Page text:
The world may have moved on but surfers still surf, boys still ogle girls, and sex discrimination still remains.  And no matter how irksome, old songs never die.

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Maud Fitch – Guest blogger and east coast Queensland girl

Kei Ishii and The Kontemporary Idea

Kei Ishii, founder of The Kollective Idea and its related dance module The Kontemporary Idea, will be holding more 3-day workshops this year, offering a creative boost to young and emerging dancers.

This is the first part of our two-part interview with Kei discussing his contemporary dance career.  Watch out for part two with Q&A insights!

kei ishii kollective ideas website 02Kei Ishii graduated from The Space Performing Arts, in Melbourne and went on to take a place at the world-renowned Ev & Bow Full-Time Contemporary Dance Course in Sydney where he trained with Sarah Boulter for two years.  During this time Kei assisted Sarah in choreographing many events including Dance Academy and the Arabian Games and was also offered a secondment with the Internationally famed ADT (Australian Dance Theatre) in Adelaide.

As a member of Legs on the Wall Contemporary Dance Troupe, Kei performed in their production of Puncture at the Sydney Festival in 2015.  He has choreographed many short works which have been performed at festivals such as Sydney Fringe Festival and Short Sweet Dance and was also awarded Best Choreographer at Fast + Fresh 2013.

 


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Since returning to Queensland, Kei shares his knowledge of various contemporary techniques with dance schools around Brisbane.  He started The Kollective Idea to give aspiring dancers the chance to perform in a company setting, to learn what working within the industry involves and to be guided through this exciting process.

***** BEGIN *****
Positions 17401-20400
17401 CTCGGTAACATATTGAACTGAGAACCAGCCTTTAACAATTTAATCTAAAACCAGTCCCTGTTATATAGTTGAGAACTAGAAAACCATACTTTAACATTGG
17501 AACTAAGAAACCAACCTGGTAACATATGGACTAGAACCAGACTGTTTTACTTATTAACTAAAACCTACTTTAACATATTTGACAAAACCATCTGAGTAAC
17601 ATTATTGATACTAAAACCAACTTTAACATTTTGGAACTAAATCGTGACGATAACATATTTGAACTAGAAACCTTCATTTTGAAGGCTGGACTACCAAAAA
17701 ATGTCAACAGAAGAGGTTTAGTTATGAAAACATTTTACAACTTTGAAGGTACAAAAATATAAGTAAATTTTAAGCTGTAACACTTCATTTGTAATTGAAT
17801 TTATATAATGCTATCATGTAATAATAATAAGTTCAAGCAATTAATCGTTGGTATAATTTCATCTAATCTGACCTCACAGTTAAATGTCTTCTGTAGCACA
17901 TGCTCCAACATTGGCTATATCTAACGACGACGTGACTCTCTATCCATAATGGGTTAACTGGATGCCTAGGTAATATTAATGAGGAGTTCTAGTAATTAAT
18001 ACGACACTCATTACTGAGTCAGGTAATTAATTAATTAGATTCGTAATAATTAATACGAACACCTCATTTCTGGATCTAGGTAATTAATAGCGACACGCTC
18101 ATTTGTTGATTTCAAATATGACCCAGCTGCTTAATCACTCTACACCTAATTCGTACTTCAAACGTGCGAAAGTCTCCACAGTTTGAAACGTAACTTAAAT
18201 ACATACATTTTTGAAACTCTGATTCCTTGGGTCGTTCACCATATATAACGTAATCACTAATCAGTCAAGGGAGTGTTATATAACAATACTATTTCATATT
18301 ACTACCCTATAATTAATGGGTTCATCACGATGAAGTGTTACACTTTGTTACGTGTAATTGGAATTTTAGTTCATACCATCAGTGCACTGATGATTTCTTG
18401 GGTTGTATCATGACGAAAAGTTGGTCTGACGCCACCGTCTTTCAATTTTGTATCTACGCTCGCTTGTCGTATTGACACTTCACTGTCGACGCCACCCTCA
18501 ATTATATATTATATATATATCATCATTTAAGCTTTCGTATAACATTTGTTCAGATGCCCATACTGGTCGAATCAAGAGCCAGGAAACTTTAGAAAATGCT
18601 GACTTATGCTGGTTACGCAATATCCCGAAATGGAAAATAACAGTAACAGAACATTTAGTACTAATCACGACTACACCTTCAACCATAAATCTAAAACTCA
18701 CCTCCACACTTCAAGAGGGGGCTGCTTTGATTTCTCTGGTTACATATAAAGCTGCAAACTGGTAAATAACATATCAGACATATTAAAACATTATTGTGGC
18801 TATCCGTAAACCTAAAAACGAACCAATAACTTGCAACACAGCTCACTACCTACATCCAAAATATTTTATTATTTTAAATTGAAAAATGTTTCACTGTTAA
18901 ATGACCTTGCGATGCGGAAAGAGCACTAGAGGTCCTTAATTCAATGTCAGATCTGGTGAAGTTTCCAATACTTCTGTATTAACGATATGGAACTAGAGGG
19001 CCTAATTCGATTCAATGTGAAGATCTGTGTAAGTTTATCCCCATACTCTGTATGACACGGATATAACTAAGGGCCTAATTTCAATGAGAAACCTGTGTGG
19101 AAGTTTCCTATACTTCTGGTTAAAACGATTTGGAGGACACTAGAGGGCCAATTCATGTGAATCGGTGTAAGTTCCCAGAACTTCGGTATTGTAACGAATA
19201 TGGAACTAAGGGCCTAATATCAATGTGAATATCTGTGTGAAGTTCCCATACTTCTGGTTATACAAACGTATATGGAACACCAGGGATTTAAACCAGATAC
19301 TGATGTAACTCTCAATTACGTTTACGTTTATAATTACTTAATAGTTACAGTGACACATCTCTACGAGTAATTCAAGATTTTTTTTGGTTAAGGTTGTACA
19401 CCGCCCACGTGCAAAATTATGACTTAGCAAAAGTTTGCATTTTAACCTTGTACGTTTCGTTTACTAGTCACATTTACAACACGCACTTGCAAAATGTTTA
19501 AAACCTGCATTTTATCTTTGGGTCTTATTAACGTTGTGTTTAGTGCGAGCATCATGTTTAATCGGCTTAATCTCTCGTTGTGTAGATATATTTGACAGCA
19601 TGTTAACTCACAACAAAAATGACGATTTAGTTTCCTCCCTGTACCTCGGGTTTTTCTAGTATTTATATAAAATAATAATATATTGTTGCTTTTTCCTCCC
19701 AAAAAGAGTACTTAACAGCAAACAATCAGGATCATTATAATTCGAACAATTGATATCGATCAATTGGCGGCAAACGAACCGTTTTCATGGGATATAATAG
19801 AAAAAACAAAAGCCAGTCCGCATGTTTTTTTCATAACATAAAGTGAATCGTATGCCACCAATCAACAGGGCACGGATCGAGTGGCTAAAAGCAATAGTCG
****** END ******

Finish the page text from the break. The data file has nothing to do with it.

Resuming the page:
Kei says “At The Kollective Idea we foster your talents and expand your experiences in an environment where you can gain the creative edge needed to succeed in dance.  You will dance alongside award-winning instructors and choreographers.  We are highly motivated to develop your performance technique, style and stage skills.”

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Kei Ishii, creator of The Kollective Idea

 

Kei goes on to say “The right philosophy drives success, it is where everything we do creatively and professionally starts.  A promising idea will define what you do and how you will do it.  Having the knowledge and skills to use this idea is why we study, practice and gain experience, growing to expand our ideas, our horizons and ultimately our dance futures.” 

“We can help you through the process of growing in the industry.  Our mentors are award-winning dancers with experience and the knowledge needed to help you grow that idea.”

A great learning opportunity from a man with vibrant and affirmative ideas!
Gretchen Bernet-Ward

The Kollective Idea starts their year with another The Kontemporary Idea 3-day workshop 19-21 January 2019 in two groups for ages 10-13 and 14+ covering techniques, improvisation and choreography.  Website bookings––

http://thekollectiveidea.com.au/
http://thekollectiveidea.com.au/events/
https://www.facebook.com/thekollectiveidea/

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The Kontemporary Idea

Brisbane Studio––

WORKSHOPS 19-21 JANUARY 2019
DAY 1 – Contemporary Techniques
DAY 2 – Improvisation Techniques
DAY 3 – Choreography Techniques
AGES
KONNECT – Ages 10-13
KOLLECT – Ages 14+

PERFORMANCE VIDEO
http://thekollectiveidea.com.au/wp-content/uploads/2018/10/CompressedIRISH-1.mp4?_=1

CLICK to read the second part of our two-part interview.

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Drought Ain’t Over Yet

Australian farmers, east and west, north and south are facing challenges on the land.  As we head into summer, the drought has reached drastic proportions right across the country.  Imagine no water, cattle dying, crops withering and red dust coating everything you touch.  We have to think about farmers livelihoods, they put the food on everyone’s table.

So far Rural Aid have…

•  Helped over 4500 farmers have registered for various types of assistance.

•  2000 farmers have received Buy-a-Bale hay, currently numbers growing at 30 a week.

•  1000’s of hampers, water trucks, fuel cards and vouchers.

Since 1 July 2018 Rural Aid have…

•  Employed 11 mental health counsellors with committed funding of $5.5m over 3 years.

•  More than $20m in total cash donations has been accepted by Rural Aid.

•  Over 2200 counselling telephone one-on-one calls or face to face visits to farmers in 4 months.

•  $3m paid for hay distributed to farmers in need.

•  $2.3m paid in freight to deliver the hay.

•  $6m for bill relief for farmers.